Twenty years ago today, Rent opened on Broadway. The show transferred from the New York Theatre Workshop downtown to the Nederlander Theatre on 41st Street; the buzz was insane—think today and Hamilton. But one person was missing from it all: the show’s creator, composer and lyricist.
Some mistakenly believe that Larson died of AIDS, simply because of Rent’s deep connection to the HIV crisis and those affected by it. Larson did not have HIV; he died of an aortic dissection. Months after he had passed away, the Larson family discovered that it was a consequence of undiagnosed Marfan syndrome.
Marfan syndrome is a genetic disorder that affects the body’s connective tissue, which holds together all the cells in the body—organs, tissues, etc. Signs of the disorder (though not all-inclusive) include a tall and thin body type, chest sinks in or sticks out, a curved spine and long arms, legs and fingers. Upon Laron’s death, his father, Al Larson, became a champion for education about the disorder that affects approximately 1 in 5,000 people. He had the pass out cast literature at the end of performances. They raised money for the Marfan Foundation. Twenty years later, on April 14, 2016, the foundation honored Larson at its annual gala and in celebration of Rent's 20 years.
“Marfan is nationally known because of what the Larsons did in the light of their son’s death,” says Rent’s original Joanne, Fredi Walker Browne. “Rent is a lifesaver, in general. I have many young people coming up to me all the time. They say they felt free enough to be themselves through Rent, they stopped thinking about suicide because of Rent. It was already saving lives and now, literally, saving lives by bringing attention to a little-known disease.”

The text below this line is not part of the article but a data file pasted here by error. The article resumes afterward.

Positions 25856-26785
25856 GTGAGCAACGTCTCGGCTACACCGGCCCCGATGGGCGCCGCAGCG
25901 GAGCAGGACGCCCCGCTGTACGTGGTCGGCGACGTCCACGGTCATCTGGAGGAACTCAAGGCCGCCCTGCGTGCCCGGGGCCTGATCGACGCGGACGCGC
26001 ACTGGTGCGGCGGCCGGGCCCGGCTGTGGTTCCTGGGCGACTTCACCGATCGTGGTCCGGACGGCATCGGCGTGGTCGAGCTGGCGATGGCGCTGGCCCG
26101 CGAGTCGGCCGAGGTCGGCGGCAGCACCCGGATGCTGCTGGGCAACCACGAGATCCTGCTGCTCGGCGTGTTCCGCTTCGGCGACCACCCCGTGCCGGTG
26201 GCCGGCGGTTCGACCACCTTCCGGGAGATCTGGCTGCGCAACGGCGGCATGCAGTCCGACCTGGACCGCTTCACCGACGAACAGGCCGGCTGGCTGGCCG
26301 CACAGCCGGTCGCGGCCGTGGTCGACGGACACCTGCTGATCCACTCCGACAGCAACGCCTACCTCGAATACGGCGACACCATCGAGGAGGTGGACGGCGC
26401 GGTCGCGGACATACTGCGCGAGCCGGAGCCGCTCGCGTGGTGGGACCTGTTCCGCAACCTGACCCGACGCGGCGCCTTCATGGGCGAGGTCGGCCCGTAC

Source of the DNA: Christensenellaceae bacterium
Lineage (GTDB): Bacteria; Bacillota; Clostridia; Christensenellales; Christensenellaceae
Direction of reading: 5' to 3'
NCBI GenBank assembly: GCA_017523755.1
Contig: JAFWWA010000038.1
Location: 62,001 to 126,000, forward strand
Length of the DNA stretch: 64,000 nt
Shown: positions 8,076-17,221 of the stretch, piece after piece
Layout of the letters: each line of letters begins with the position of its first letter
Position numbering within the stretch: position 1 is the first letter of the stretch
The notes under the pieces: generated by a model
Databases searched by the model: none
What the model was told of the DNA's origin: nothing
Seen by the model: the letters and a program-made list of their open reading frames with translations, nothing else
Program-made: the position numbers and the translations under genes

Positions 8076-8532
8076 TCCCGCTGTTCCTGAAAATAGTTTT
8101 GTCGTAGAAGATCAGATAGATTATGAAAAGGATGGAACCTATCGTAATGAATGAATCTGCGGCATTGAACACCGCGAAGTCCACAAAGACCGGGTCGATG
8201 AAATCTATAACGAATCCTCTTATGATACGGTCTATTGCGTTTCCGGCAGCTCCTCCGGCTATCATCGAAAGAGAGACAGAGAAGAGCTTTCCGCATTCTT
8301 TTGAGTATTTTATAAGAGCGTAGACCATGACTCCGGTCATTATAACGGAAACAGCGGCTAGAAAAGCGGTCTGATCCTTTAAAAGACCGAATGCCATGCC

Before Larson, Daphne Rubin-Vega (Rent’s original Mimi) had never heard of Marfan, but Larson’s posthumous diagnosis got her thinking about another life lost too young: her father. “My father was diagnosed with heart attacks, but in these little provinces in the interior of Panama. How do we know he didn’t have Marfan? My dad was a lanky guy, and he died at 37,” she says. “It hit me that Marfan was something that we need to learn more about.”
Rubin-Vega and Browne were on site that night to join members of the ever-expanding Rent family in a performance of selections from Rent, including “Seasons of Love.” In the year of the 20th anniversary, there has been a lot of reflection and reliving of that time. But Browne says she doesn’t think she ever stopped living it. “It’s not a piece that leaves you easily,” she says. “It was such a life-changer, not just a career-changer. I did that show for 23 months. … It changed everything. It changed the entire outlook on life.”
Still, while it molded her, and Browne continues to workshop the piece with new productions, she can’t bring herself to ever listen to it. “It’s funny,” she laughs through teary eyes. “I never listen to it. I can’t listen to it.”
The show, the experience, the story is so deeply personal, it’s practically part of her skin. While Browne didn’t know Larson that well personally, she feels he knew her. “My association with Jonathan was so brief. He was a writer; I was an actor,” she says. “The only thing I can say is ‘Take Me or Leave Me,’ being one of the last songs he wrote, has been one of the most special things ever. … When I walked in [to rehearsal] and heard that music, I was like, ‘When did you get to know me like that?’”
Ruthie Fierberg is the Features Editor at Playbill.com. She has also written for Backstage, Parents and American Baby, including dozens of interviews with celeb moms and dads for parents.com. See more at ruthiefierberg.com and follow her on Twitter at @RuthiesATrain.